Decision-making under uncertainty: Probing the neural basis of mental models - Alla Karpova

Event Details:

Thursday, December 10, 2015
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12:00pm to 1:00pm PST
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Stanford Neurosciences Institute
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Stanford Neurosciences Institute Seminar Series Presents


Decision-making under uncertainty: Probing the neural basis of mental models


Alla Karpova, Ph.D


Janelia Group Leader, HHMI

Host: Ben Barres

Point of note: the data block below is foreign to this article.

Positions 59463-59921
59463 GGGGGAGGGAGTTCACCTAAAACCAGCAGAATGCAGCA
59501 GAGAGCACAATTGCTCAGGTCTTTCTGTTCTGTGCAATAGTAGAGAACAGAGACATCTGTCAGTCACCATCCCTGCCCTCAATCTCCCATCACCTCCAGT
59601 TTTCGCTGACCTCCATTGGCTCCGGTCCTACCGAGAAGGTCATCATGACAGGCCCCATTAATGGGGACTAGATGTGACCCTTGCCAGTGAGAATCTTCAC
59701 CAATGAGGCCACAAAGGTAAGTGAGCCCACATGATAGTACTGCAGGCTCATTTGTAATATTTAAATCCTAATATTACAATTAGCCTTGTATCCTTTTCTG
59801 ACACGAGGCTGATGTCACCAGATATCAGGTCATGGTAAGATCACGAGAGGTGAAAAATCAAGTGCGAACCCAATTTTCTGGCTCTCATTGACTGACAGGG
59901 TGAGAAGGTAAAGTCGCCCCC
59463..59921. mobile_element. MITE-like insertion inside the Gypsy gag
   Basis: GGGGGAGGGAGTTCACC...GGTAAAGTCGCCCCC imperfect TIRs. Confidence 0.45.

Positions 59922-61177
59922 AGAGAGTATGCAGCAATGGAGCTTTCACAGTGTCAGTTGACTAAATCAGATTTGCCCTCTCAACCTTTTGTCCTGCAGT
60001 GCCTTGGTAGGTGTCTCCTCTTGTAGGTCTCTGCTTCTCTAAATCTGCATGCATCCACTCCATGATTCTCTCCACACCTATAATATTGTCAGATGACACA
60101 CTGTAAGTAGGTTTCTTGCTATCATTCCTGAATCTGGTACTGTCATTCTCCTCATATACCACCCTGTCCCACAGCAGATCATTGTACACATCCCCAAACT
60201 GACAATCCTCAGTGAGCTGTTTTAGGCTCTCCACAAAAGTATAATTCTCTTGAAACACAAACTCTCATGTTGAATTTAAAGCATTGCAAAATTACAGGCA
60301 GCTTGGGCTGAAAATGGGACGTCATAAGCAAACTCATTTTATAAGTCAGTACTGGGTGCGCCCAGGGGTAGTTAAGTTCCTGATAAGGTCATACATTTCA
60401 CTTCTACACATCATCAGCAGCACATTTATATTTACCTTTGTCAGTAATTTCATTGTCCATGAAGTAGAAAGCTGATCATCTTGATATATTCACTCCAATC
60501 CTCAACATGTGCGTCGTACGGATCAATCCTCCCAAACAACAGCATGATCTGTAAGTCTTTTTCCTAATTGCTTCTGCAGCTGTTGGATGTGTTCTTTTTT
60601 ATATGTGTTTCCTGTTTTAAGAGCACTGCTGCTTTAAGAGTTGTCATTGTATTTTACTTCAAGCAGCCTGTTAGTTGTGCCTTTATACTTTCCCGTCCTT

In order for animals to survive in complex, natural and ever-changing environments they must be able to make inferences about the world on the basis of sparse and often ambiguous data. One way to effectively navigate a complex environment is by attempting to construct an internal model of the environment’s governing rules. Such an internal model not only computes an estimate of the current environmental state based on available data, but discovers and incorporates general principles about the causal rules that operate in the environment. The overall interest of my lab is to understand how model-based inference is accomplished by neural circuits. Over the past few years we have focused on the role that the rodent medial prefrontal cortex (mPFC), an area homologous to primate anterior cingulate cortex (ACC), plays in encoding the causal model. We have designed behavioral tasks in which these rules change suddenly or evolve in a very complex manner—in some cases eliciting abrupt changes in the workings of the internal model and in others leading to the abandonment of attempts at model construction. Recordings of the activity of neuronal ensembles in mPFC revealed that moments of abrupt change in behavioral strategy are associated with sudden transitions in the pattern of neural activity across the mPFC, one interpretation of which is that such changes signify a reset of prior expectations. In addition, inactivation of mPFC by local muscimol administration revealed that the influence of mPFC on behavior is suppressed when attempts to build an internal model are unsuccessful. Finally, selective enhancement or suppression of Locus Coeruleus input into mPFC, respectively, abolished or restored model-based control of behavior and, with it, sensitivity to environmental feedback. Together, our findings point to a key and selective role for mPFC in generating, evaluating, and refining the internal model—a set of hypotheses about the rules of the environment —under conditions of uncertainty, and argue that noradrenergic action in mPFC controls the extent to which behavioral choices are guided by the internal model or made independently of prior experience and beliefs.